Russell Hall, founder of Hailo Russell Hall, former black cab driver and founder of the Hailo app

But with London taxi fares substantially undercut by Uber, Hailo is beginning to feel the heat in its own backyard, and the way it is responding to that threat has angered many cabbies. Hailo has applied for a private hire licence, with the intention of offering minicab services alongside black cabs. "They've looked around the world and seen that's the way things are going - they need to offer something different," a person close to the company tells me.

Furious taxi drivers have seen this as a betrayal. There have been demonstrations at Hailo's offices, and the company admits that it has lost quite a few drivers in recent weeks. Many of the cabbies I've met have never been that enthusiastic about the app, seeing it as a necessary evil rather than a real improvement in their trade. Now Twitter accounts such as @failogrp and @Tfl&hailo-useless are calling on fellow cabbies to unite against the app.

But Hailo itself says in a blog post, "There is no point burying our heads in the sand… A taxi-only app will get isolated and customers will take their money to services without any cabs on offer. It is already happening. Let's win back that work." A clear acknowledgement then that Uber is hurting the business.

The London taxi drivers may not like the way the world is changing, and they may have a point about an imbalance in the way their new rival is regulated. But do they really think they can prosper in competition with a $17bn US company like Uber, while refusing to embrace a home-grown innovation?

 
Rory Cellan-Jones, Technology correspondent Article written by Rory Cellan-Jones Rory Cellan-Jones Technology correspondent

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  • rate this
    +2

    Comment number 44.

    I can't understand how they get around the requirement to be licensed or indeed to charge a fare. This is not sharing it is unlicensed scamming. Maybe once some perv signs up and starts getting fresh with a lady then the authorities will act. Are their insurance companies aware they are carrying passengers? The list of traffic laws they are breaking seems endless!!

  • rate this
    +13

    Comment number 43.

    41. Taxi drivers think it's illegal. That's a laugh, they don't usually show such concern for the law whilst driving.

  • rate this
    +4

    Comment number 42.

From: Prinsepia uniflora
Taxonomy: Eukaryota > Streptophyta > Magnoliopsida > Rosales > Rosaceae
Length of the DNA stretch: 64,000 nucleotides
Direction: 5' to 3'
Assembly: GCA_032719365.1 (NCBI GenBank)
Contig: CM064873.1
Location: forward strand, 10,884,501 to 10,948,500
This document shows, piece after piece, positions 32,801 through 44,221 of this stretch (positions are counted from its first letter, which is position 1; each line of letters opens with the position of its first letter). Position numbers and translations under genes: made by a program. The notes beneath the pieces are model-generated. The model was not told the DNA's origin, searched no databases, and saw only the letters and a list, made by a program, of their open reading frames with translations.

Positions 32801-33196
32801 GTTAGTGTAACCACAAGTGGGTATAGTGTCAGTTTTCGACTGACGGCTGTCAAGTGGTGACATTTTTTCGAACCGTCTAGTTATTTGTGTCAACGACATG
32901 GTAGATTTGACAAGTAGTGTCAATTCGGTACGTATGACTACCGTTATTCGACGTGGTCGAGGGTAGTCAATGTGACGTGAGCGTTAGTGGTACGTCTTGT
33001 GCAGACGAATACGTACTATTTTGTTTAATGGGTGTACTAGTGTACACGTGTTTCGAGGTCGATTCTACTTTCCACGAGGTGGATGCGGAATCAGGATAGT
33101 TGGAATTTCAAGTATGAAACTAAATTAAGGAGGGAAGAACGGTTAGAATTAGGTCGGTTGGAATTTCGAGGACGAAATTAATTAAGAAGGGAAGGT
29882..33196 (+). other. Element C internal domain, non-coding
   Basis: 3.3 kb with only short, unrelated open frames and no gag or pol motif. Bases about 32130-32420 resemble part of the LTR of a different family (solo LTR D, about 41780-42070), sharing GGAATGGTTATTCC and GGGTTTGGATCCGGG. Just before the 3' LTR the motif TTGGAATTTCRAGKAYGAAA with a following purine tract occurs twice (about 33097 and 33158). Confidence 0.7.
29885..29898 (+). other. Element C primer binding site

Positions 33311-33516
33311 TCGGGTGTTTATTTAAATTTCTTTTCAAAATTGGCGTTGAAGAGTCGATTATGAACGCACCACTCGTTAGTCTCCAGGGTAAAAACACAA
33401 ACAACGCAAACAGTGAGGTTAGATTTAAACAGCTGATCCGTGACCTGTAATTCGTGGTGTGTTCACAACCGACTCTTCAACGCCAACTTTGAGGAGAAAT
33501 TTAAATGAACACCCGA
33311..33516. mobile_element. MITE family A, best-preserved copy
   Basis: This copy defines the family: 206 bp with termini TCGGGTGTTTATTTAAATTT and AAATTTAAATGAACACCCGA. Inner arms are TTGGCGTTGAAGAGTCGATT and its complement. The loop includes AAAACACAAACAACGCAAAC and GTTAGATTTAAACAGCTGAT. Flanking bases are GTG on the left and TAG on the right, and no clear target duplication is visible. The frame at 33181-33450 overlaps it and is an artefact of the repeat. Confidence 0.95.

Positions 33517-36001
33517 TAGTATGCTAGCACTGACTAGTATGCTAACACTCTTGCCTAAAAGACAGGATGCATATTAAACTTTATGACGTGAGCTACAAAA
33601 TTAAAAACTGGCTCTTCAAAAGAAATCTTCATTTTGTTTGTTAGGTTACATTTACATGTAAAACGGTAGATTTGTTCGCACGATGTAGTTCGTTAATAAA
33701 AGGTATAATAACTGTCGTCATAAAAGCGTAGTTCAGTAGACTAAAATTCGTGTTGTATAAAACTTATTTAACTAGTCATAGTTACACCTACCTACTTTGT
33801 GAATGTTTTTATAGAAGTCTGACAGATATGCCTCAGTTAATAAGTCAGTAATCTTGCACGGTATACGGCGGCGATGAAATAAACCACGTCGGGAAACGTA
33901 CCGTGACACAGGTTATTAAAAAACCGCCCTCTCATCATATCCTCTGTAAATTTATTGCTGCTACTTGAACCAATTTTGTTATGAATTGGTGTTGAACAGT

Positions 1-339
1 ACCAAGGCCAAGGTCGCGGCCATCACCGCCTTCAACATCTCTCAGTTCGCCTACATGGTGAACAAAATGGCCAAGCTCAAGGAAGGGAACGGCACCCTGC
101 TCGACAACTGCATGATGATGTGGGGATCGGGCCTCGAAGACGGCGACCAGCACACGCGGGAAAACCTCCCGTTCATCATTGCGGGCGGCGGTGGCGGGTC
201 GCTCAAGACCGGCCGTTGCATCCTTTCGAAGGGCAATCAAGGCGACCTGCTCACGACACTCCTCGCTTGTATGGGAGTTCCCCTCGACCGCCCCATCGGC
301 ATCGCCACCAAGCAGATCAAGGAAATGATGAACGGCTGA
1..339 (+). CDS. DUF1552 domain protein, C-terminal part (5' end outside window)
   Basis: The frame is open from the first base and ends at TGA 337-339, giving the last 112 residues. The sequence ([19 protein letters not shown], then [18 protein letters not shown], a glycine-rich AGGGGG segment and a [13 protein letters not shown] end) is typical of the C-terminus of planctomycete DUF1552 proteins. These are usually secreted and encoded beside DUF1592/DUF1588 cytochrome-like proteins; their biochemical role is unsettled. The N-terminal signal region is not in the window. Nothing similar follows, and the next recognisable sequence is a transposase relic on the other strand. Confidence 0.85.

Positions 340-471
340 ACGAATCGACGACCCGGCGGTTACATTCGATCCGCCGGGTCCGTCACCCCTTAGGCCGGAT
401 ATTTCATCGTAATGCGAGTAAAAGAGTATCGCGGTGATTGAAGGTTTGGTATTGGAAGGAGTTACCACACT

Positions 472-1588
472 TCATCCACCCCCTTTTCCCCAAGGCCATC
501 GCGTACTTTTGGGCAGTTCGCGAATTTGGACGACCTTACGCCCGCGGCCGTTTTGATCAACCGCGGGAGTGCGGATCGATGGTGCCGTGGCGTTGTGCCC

That's progress.
    This is what happens when ideas are embraced.
    And like it or not it can never be uninvented!

  • rate this
    +1

    Comment number 41.

    I'd like to see what the doctors, lawyers and let's even say the police would say, if I set up in opposition to them, without any form of licencing, qualifications etc and operating on a technical loophole!

    I bet they'd shut me down in seconds and send me to prison.

    Think about that, they are opposed to Uber because they believe it's operating ILLEGALLY- yes, OUTSIDE the law!

  • rate this
    +3

    Comment number 40.

    Taxi driving isn't a career, it's a low skilled job for the grossly uneducated. Taxi drivers don't need a reason to get upset, they are constantly upset. A taxi driver is someone you wouldn't trust a half empty bus with.

  • rate this
    +1

    Comment number 39.

    If the problem is a mismatch in regulation then the simplest solution would be to remove whatever rules apply to black cab drivers that don't apply to Uber drivers.
    Otherwise it is not fair competition.

  • rate this
    -2

    Comment number 38.

    Black cabs are a rip off,I refuse to use them.they think that their licence is a licence to rip us all off.get rid of black cabs and let the taxi ranks take over .why should the black cabs have a monopoly,hey call the ombudsman .
    Hackney cabs are rip off's get rid of them ,they rob everyone

  • rate this
    +4

    Comment number 37.

    If black cabs have regulations and costs that Uber do not have, this is not a level playing field. Either Uber play by the black cab rules, or black cabs get to ditch the ones that bind them.